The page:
Ancient Celts Drank Local Beer and Imported Wine from the Mediterranean, Archaeologists Find

Direct evidence for what people ate and drank in ancient times has traditionally been hard to come by. But now, new technology is enabling scientists to cast light on the consumption habits of people who lived in the distant past.

With the help of advanced techniques, an international team has turned their attention to the Celts—a widespread group of ancient peoples who first emerged in central Europe around 3,000 years ago—providing fascinating new insights into the beverages that they drank.

For a study published in the journal PLOS ONE, researchers from the Ludwig-Maximilians-Universitaet (LMU) in Munich and the University of Tübingen, both in Germany, investigated nearly 100 objects recovered from a fortified "princely" settlement at Mont Lassois in Burgundy, France, which was built during the Early Celtic Period. Among the objects excavated by archaeologists were pottery and drinking vessels which had been imported from Greece around 500 B.C.

"Our study focuses on the Early Celtic Period, dating from the 6th to the beginning of the 5th century B.C.," Cynthianne Spiteri, an author of the paper from Tübingen, told Newsweek. "At this time, the the Celts were present in the area between the Czech Republic to Eastern France, and from Southern Germany to Northern Switzerland.

"The term 'Celts' is probably not how these people identified themselves," she said. "This term was coined by the Classical writers. However, they shared similar cultural and funerary practices, and at this time, they also begin to establish what we term 'princely' sites, which were also fortified."

In this period, large numbers of drinking vessels from Greece and Italy were imported into the more northerly regions of Europe where the Celts were present. As a result, many experts have argued that the Celts began to imitate their Mediterranean neighbors by drinking wine from these areas during rituals and festive occasions, however, there has been a lack of direct evidence for this. It has also long been assumed that drinking wine at these occasions was restricted to the Celtic elite.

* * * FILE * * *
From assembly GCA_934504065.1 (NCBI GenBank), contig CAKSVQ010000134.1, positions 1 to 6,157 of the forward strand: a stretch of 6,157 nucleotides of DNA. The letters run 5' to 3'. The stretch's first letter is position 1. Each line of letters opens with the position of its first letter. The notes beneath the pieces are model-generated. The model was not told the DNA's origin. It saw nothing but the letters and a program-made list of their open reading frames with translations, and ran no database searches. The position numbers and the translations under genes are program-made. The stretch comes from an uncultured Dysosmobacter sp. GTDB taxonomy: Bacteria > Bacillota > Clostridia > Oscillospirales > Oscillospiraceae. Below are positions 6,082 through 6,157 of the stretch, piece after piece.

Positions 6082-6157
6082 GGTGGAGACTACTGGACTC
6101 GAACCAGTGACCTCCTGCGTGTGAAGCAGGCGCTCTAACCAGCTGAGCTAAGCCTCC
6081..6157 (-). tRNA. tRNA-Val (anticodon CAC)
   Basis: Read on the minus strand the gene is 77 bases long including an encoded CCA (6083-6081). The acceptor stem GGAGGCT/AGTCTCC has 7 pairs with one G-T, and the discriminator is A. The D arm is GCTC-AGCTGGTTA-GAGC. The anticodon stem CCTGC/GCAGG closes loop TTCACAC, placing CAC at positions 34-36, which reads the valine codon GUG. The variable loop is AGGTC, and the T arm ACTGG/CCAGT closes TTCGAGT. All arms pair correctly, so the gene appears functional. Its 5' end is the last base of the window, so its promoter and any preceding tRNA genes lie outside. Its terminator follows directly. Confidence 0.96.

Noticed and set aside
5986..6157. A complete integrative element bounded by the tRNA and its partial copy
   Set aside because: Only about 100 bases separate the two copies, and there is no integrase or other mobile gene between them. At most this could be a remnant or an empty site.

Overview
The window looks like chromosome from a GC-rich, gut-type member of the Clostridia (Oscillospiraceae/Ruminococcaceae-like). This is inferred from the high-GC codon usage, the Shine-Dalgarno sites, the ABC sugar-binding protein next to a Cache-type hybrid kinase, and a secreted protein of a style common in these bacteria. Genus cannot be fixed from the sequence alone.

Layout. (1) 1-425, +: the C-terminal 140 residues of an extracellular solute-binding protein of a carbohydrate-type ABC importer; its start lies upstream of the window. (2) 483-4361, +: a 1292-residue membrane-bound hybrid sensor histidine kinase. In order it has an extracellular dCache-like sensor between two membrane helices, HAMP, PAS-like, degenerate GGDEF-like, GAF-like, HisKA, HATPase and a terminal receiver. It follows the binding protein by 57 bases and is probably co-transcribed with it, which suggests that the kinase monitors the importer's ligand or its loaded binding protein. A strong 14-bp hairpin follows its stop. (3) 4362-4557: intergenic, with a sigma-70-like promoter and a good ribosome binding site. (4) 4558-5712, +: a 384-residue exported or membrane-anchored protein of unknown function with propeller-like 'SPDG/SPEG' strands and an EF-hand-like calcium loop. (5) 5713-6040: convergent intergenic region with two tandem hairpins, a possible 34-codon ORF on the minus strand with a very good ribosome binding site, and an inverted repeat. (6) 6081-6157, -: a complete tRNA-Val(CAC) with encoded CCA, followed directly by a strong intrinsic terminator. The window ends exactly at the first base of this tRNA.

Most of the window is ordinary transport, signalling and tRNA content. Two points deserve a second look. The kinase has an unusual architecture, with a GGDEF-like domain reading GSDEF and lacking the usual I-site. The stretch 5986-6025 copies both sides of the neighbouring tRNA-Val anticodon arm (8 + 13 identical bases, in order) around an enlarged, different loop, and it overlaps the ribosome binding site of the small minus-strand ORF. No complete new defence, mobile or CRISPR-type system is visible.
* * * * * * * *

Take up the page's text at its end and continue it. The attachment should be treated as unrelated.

To test some of these assumptions, the researchers analyzed the residues found in vessels excavated from the Mont Lassois site, which yielded the chemical signatures of various foods and beverages.

"This methodology provides direct evidence based on the analysis of lipids—[a diverse group of organic compounds]—that become absorbed in the ceramic during their use life," Spiteri said. "The main instruments used are Gas Chromatography and Mass Spectrometry. We applied this technique to a selection of Mediterranean imports and local vessels, targeting mainly drinking vessels and serving/storage vessels associated with drinking practices."

The analysis revealed the signatures of various products, including wine, beer, olive oil, milk, beeswax, and millet—a type of cereal crop. According to the researchers the findings indicate that wine from the Mediterranean was being consumed, alongside other locally produced beer beverages, during festive and ritual occasions.

"Our analyses confirm that they indeed consumed imported wines, but they also drank local beer from the Greek drinking bowls," Philipp Stockhammer, lead author of the study from LMU, said in a statement. "In other words, the Celts did not simply adopt foreign traditions in their original form. Instead, they used the imported vessels and products in their own ways and for their own purposes."

"Moreover, the consumption of imported wine was apparently not confined to the upper echelons of society. Craftsmen too had access to wine, and the evidence suggests that they possibly used it for cooking, while the elites quaffed it in the course of their drinking parties."

Spiteri said that the new research finally provides some answers to a question which has long puzzled researchers in this field.

"We are delighted to have definitively solved the old problem of whether or not the early Celts north of the Alps adopted Mediterranean drinking customs," she said in the statement. "They did indeed, but they did so in a creative fashion!"

greek drinking vessel
Greek drinking cup from the Early Celtic princely burial mound Kleinaspergle. This vessel is similar to those whose pottery fragments were found in the Celtic settlement at Mont Lassois. P. Frankenstein / H. Zwietasch/Württemberg State Museum